By: Jim Steele
Former McKenzie football and baseball standout Tyler Reeder was an assistant coach at Jackson South Side High School.
The high school football season had started and Reeder was probably content to continue at his job as defensive coordinator and strength/conditioning coach. Fewer than two weeks ago, Reeder was installed as interim head coach of the Hawks.
Brian Moore, who was South Side's head coach, was suspended Wednesday by the Jackson-Madison County School Board, pending investigation of allegations of inappropriate physical contact of a sexual nature towards a student. No charges have been filed.
Reeder, a former McKenzie football all-stater and offensive MVP on the baseball team his senior year and a four-year member of the South Side staff, did not address the situation with Moore, but did talk about how proud he was of the players he was put in charge of.
"It is an honor to get an opportunity to be responsible for 60 other kids. Every decision I make, it affects them, not just me," Reeder said. "I am thankful Anita (Tucker, South Side principal) trusted me and believed that I could handle it."
Reeder said the Hawks may be 0-4, but they've been competitive this year. Friday night, state-ranked Bolivar Central escaped South SIde's clutches with a 41-39 victory. The Hawks had the Tigers on a fourth-and-20 play and the Bolivar player squirted loose for the game-winning play.
"We've been in every game we've lost. Take away a few turnovers, we'd be 4-0 right now," Reeder said. "If we had made one play Friday, we'd have won."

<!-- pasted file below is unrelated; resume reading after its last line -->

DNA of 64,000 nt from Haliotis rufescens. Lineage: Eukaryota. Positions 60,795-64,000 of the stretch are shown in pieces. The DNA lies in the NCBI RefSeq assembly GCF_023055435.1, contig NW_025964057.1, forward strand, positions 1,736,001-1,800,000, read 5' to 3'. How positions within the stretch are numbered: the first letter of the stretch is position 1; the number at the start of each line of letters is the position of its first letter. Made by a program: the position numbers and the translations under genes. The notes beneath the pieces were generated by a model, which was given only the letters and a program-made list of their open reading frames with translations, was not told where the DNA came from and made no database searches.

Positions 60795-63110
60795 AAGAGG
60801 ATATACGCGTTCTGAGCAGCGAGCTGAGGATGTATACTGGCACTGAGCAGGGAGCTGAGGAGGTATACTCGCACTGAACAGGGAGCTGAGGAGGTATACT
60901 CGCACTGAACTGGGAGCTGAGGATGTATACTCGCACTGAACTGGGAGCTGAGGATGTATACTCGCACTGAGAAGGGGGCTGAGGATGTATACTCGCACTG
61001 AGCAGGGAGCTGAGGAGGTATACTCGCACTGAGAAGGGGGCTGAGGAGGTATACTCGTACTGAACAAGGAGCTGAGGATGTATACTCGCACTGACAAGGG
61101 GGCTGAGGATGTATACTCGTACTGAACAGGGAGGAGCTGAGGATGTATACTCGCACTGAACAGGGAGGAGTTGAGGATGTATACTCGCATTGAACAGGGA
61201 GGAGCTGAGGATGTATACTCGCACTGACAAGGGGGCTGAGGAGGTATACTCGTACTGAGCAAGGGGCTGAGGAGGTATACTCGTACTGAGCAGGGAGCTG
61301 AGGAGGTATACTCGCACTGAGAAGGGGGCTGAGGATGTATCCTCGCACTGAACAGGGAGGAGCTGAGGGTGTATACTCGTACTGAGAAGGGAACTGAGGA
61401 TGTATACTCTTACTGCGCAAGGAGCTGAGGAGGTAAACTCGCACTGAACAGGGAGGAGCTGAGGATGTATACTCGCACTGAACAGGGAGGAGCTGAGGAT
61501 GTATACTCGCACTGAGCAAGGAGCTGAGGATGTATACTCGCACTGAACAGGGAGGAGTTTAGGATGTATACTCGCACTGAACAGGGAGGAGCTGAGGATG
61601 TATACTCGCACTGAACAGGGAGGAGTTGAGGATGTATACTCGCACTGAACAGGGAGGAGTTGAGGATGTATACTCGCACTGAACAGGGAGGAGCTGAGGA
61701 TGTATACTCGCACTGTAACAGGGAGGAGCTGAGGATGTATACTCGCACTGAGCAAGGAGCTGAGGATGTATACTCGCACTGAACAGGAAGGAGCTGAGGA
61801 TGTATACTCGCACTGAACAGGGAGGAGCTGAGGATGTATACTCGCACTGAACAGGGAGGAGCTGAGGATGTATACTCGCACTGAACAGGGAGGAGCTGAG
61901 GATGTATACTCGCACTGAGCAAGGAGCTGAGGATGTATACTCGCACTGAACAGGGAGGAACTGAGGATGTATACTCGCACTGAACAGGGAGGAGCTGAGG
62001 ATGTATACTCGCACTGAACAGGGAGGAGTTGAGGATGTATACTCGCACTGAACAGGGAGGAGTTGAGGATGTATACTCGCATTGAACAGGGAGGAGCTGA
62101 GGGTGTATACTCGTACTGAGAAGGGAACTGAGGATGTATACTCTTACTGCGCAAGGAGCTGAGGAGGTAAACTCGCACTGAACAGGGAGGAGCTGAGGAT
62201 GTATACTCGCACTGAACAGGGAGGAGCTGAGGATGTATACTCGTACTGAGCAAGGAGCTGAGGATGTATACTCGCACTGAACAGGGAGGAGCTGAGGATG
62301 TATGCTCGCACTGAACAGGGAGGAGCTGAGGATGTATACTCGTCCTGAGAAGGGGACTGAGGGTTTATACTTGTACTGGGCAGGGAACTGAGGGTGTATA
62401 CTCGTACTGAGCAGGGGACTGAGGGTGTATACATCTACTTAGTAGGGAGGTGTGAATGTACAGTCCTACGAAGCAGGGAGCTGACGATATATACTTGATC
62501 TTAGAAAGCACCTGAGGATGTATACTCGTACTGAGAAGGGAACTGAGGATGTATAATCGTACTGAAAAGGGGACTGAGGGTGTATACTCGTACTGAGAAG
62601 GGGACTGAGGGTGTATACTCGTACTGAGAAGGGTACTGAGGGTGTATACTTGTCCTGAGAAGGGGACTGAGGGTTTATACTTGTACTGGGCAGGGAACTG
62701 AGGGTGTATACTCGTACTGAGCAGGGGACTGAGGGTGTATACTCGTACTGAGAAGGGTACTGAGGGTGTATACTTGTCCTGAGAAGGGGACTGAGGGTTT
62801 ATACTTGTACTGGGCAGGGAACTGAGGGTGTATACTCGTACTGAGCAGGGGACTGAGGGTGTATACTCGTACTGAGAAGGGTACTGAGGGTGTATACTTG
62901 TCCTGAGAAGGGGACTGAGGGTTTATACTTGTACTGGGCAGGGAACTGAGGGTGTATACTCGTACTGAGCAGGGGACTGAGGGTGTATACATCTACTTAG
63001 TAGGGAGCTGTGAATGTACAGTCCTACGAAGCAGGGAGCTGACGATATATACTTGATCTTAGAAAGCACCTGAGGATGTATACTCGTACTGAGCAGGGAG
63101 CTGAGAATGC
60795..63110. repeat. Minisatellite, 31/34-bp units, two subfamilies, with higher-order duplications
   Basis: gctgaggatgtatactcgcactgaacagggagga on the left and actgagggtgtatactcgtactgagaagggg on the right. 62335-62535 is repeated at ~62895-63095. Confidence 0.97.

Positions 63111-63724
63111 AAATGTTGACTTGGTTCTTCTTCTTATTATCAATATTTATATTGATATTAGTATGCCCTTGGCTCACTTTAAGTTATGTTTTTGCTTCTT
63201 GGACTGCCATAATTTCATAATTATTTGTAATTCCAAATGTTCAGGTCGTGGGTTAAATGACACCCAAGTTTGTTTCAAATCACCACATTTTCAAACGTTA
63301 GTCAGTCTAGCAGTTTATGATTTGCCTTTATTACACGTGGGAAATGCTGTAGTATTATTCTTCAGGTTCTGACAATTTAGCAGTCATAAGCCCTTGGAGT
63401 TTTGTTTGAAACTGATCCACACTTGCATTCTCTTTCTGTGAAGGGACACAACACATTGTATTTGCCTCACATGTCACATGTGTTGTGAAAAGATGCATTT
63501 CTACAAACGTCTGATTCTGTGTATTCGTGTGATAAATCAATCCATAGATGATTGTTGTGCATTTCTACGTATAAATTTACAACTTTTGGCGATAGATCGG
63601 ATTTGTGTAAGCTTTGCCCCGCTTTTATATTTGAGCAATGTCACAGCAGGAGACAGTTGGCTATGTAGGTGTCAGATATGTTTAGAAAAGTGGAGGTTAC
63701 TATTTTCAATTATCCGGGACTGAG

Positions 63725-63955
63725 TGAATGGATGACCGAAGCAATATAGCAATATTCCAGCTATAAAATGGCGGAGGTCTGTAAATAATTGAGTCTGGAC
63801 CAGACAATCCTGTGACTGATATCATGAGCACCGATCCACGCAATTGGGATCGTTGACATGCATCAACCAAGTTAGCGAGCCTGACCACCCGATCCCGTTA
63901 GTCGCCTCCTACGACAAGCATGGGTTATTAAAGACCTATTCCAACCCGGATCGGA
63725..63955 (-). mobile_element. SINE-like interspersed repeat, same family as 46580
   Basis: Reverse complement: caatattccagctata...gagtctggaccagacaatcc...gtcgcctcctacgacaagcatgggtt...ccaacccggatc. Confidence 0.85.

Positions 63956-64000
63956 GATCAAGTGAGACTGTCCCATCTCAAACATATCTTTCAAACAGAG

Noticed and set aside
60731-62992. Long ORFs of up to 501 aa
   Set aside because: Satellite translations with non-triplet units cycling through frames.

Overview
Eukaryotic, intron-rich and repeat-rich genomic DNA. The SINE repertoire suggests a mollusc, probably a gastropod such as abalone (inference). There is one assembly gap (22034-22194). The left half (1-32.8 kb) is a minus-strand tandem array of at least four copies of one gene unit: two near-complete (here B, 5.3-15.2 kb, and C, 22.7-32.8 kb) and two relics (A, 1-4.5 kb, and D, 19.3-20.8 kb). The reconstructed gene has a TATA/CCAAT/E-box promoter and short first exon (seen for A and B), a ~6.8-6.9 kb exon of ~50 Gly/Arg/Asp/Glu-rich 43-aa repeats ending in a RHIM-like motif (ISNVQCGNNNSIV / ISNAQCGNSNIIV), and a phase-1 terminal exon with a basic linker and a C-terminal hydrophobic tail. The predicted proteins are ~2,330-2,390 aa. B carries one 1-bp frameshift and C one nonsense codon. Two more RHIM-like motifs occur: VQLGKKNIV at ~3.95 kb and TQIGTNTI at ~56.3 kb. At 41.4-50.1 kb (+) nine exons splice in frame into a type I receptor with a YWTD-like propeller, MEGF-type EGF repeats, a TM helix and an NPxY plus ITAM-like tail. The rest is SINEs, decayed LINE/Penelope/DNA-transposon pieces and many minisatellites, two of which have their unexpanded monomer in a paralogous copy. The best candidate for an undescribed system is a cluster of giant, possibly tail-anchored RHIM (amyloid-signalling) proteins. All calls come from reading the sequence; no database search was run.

Being a coordinator and being a head coach involve different sets of dynamics.
"I hadn't planned on being a head coach at this point in my career," Reeder said. "A coordinator can be a little more buddy-buddy with his players. As a head coach, you have to act a little differently."
The dynamics may have changed, but the job hasn't.
"Whether I'm a defensive coordinator or they name me head coach, it's not any different for me," he said. "My job is the prepare these 60 kids to be in the best possible position to win."
South Side's football program has had four different head coaches in as many years. Reeder said he challenged his kids given all the adversity they've faced.
"I told the kids that they have a decision to make. They can throw in the towel or come back Monday and get ready to change it," he said. "Told them if you come to work, give it everything you got, play as hard as you can, I can live with that. I came away very pleased with how we played."
Evidently, they did that last Friday.
"Those kids fought and played to the last second. I can't think any place I'd rather be. Those kids have faced a lot of adversity. Four coaches in four years," he said. "They've done a great job not letting the negatives become an excuse. I think they thrived on it."
Having played for teams that went deep into the playoffs and even made an appearance in the state championship game, Reeder has absorbed a lot from his mentors, McKenzie football coach Wade Comer and assistant coach Randy Thomas.
"We're off this week, so I went by the McKenzie fieldhouse to talk to Comer and Thomas. I've been fortunate to be around extremely good coaches. I got to play with a good staff and after my playing days, I came back and helped coach at McKenzie, so I got to see things from both sides," Reeder said. "Comer is one of the winningest coaches in West Tennessee and there isn't a better teacher and mentor out there than Thomas. He was my offensive line coach and he was the one who believed in me to tell Comer to put me in. I thank both of them."
There is much uncertainty swirling around the South Side program and for now, Reeder said he just wants to be a stabilizing factor and make the 60 players wearing black and red better football players and better people. He's not thinking about permanence or anything past the season at the moment.
"Right now, my main focus is to get these kids ready every week," Reeder said. "When the season is over, I'll think about that when we get there."